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Fighting tuberculosis in urban Indian slums

Jul 15, 2011

Operation Asha is treating Tuberculosis in urban slum areas through the use of local counsellors to spread awareness and technologies to observe patients on a regular basis. The operation aims to eradicate the disease and its fear among poor patients and their families.



Pulmonary tuberculosis (TB) is a contagious bacterial infection that involves the lungs, but may spread to other organs. The most common treatment advised by the World Health Organisation (WHO) is the Directly Observed Therapy short-course (DOTS).

Experts found out that Tuberculosis patients get frightened when they get to know they have contracted the disease and some go in denial. Suspected cases refuse to get tested. Confirmed patients avoid treatment, because it is time-consuming and costly to actually go to a treatment centre thrice a week. Due to stigma patients hide their disease from families or employers.

In order to mitigate the disease and stop discrimination faced by patients Operation Asha, the largest tuberculosis treatment NGO serving 3.5 million slum dwellers in 13 cities and 4 states, initiated an innovative approach in 2005 to TB treatment. 

Operation Asha has tied up with community members to provide space either in their house or shops (tea stall) to look after patients on a regular basis and provide them medicines. The owner of these spaces are called community DOTS providers and the space is called DOTS treatment centres; they could be shopkeepers, local priests from the community that are willing to support the cause. 

They are given Rs 500 for renting out to Operation Asha. TB treatment centres are convenient to access as they are within walking distance from the patients’ homes. It has supplies of medicinal boxes between six to eight months with the patient’s name, TB number given by the government of India and date of starting the medicine. 

Other provisions include weighing scale, water facilities and disposable glasses. Colour coded boxes contain medicines that are given to TB patients to counter side effects of the treatment. The counsellors are slum dwellers chosen from the society. They are stationed at the centres for six hours every day to support TB patients and a permanent member is available to dispense medicines at any time of the day and night.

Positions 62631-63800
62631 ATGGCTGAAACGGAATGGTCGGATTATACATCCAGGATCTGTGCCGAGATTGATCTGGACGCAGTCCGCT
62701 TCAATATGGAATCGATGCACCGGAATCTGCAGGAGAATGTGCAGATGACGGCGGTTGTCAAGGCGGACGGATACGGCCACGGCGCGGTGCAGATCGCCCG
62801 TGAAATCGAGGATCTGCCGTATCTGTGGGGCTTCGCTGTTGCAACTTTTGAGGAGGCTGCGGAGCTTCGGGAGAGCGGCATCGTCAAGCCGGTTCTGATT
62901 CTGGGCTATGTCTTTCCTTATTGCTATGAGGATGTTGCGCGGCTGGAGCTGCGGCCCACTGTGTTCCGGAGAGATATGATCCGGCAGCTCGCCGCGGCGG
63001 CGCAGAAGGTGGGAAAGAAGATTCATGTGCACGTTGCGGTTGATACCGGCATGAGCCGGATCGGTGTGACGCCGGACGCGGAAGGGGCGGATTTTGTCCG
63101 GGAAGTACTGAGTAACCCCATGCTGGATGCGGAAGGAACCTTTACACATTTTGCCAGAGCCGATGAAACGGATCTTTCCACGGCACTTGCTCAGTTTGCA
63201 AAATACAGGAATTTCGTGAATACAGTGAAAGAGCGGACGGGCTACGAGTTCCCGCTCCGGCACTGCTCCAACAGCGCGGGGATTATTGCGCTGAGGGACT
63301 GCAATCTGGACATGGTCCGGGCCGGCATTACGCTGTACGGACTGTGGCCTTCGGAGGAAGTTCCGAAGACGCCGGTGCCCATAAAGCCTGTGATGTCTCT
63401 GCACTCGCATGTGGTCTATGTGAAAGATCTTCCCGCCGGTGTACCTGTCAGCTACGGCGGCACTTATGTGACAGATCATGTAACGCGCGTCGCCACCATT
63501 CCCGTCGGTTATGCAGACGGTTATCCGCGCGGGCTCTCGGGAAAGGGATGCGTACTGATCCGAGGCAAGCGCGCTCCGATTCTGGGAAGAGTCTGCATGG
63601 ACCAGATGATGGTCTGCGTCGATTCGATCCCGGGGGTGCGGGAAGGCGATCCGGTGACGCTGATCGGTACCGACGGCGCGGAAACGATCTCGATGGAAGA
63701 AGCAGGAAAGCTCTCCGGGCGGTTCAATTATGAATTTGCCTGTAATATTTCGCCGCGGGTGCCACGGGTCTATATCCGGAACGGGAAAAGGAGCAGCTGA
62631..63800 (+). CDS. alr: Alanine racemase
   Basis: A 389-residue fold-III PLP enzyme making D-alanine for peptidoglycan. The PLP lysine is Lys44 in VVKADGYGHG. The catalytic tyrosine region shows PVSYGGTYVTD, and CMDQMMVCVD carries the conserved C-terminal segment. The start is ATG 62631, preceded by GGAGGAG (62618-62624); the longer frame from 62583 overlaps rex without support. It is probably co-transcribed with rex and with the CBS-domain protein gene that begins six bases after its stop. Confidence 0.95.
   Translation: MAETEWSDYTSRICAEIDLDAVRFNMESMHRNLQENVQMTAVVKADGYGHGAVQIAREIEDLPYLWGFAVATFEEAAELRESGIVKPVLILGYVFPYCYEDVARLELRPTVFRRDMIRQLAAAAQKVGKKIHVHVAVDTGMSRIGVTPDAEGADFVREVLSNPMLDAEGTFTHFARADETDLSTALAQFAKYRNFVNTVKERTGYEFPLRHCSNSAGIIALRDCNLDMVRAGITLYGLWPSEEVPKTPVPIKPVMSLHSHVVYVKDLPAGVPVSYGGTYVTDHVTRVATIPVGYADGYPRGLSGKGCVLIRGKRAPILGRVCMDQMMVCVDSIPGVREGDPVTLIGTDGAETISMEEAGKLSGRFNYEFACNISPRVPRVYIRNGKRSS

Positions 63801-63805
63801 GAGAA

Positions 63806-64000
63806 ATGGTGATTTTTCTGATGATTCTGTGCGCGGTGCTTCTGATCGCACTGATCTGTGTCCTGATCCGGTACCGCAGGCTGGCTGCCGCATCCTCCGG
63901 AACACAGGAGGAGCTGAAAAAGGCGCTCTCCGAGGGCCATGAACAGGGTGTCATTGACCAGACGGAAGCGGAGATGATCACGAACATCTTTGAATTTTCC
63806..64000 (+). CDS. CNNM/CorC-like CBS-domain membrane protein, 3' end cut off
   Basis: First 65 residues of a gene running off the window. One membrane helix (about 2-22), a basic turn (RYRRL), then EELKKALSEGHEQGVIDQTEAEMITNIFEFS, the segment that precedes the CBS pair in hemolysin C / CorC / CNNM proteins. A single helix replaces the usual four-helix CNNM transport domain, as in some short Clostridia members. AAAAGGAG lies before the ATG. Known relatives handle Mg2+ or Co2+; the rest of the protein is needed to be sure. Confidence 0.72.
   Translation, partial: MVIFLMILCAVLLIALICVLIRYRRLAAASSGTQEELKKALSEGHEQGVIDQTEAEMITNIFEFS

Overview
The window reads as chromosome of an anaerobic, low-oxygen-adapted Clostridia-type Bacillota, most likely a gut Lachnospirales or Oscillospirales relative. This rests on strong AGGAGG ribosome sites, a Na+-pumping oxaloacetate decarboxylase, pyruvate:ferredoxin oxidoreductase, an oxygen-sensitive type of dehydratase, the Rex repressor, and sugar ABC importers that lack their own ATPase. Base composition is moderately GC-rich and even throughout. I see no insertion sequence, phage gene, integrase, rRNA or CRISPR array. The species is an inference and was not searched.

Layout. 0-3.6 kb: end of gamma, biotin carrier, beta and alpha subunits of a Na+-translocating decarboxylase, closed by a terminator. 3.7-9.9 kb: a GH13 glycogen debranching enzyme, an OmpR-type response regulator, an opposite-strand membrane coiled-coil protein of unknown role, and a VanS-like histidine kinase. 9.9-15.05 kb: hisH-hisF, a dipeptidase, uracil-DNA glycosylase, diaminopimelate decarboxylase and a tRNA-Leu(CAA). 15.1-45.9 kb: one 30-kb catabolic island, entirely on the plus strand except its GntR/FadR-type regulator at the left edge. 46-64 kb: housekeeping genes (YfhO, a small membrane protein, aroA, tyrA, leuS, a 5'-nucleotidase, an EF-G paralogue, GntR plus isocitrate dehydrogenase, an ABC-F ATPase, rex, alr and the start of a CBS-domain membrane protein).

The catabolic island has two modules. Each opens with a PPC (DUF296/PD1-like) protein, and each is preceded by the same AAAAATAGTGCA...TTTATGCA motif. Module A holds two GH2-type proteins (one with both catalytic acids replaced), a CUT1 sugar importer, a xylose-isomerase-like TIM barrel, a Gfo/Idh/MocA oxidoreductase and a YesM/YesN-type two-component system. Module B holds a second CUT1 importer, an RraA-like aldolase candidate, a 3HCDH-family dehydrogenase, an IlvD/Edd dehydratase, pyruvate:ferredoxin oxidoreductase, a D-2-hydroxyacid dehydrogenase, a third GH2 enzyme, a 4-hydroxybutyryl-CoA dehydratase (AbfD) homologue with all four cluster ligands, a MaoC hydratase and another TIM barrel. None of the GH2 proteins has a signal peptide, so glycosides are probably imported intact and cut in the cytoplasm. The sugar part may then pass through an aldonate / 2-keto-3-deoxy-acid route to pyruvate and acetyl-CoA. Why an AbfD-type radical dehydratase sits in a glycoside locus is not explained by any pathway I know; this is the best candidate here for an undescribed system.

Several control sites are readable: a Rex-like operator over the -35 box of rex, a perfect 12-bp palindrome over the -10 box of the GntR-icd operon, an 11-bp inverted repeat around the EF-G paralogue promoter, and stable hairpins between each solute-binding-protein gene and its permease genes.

They also educate the community and families of TB patients about the disease being curable provided they get full treatment. Moreover, they also track patients that haven’t taken medicines via biometric attendance system and visit their homes personally to give them dosage.To date Operation Asha has fully treated 10,000 persons with services free of cost.

Operation Asha focused on Tuberculosis treatment as India has one fourth of the world’s cases and 2 million new cases a year, even though it is curable.

Years of experience in treating patients from urban slums helped the president of the NGO to understand the patients’ background and psyche. Another reason for choosing Tuberculosis was that it is one of the United Nation’s Millennium Development Goals, therefore a lot of infrastructure (diagnostics), physicians’ consultation, medicines are provided free of cost from the World Health Organisation and the government.

The organisation is moving forward in spreading TB awareness with its community based efforts and supervising patients’ treatment at the local level. With similar level of commitment and dedication to the cause, we can hope Operation Asha to alleviate the poor from this deadly disease.

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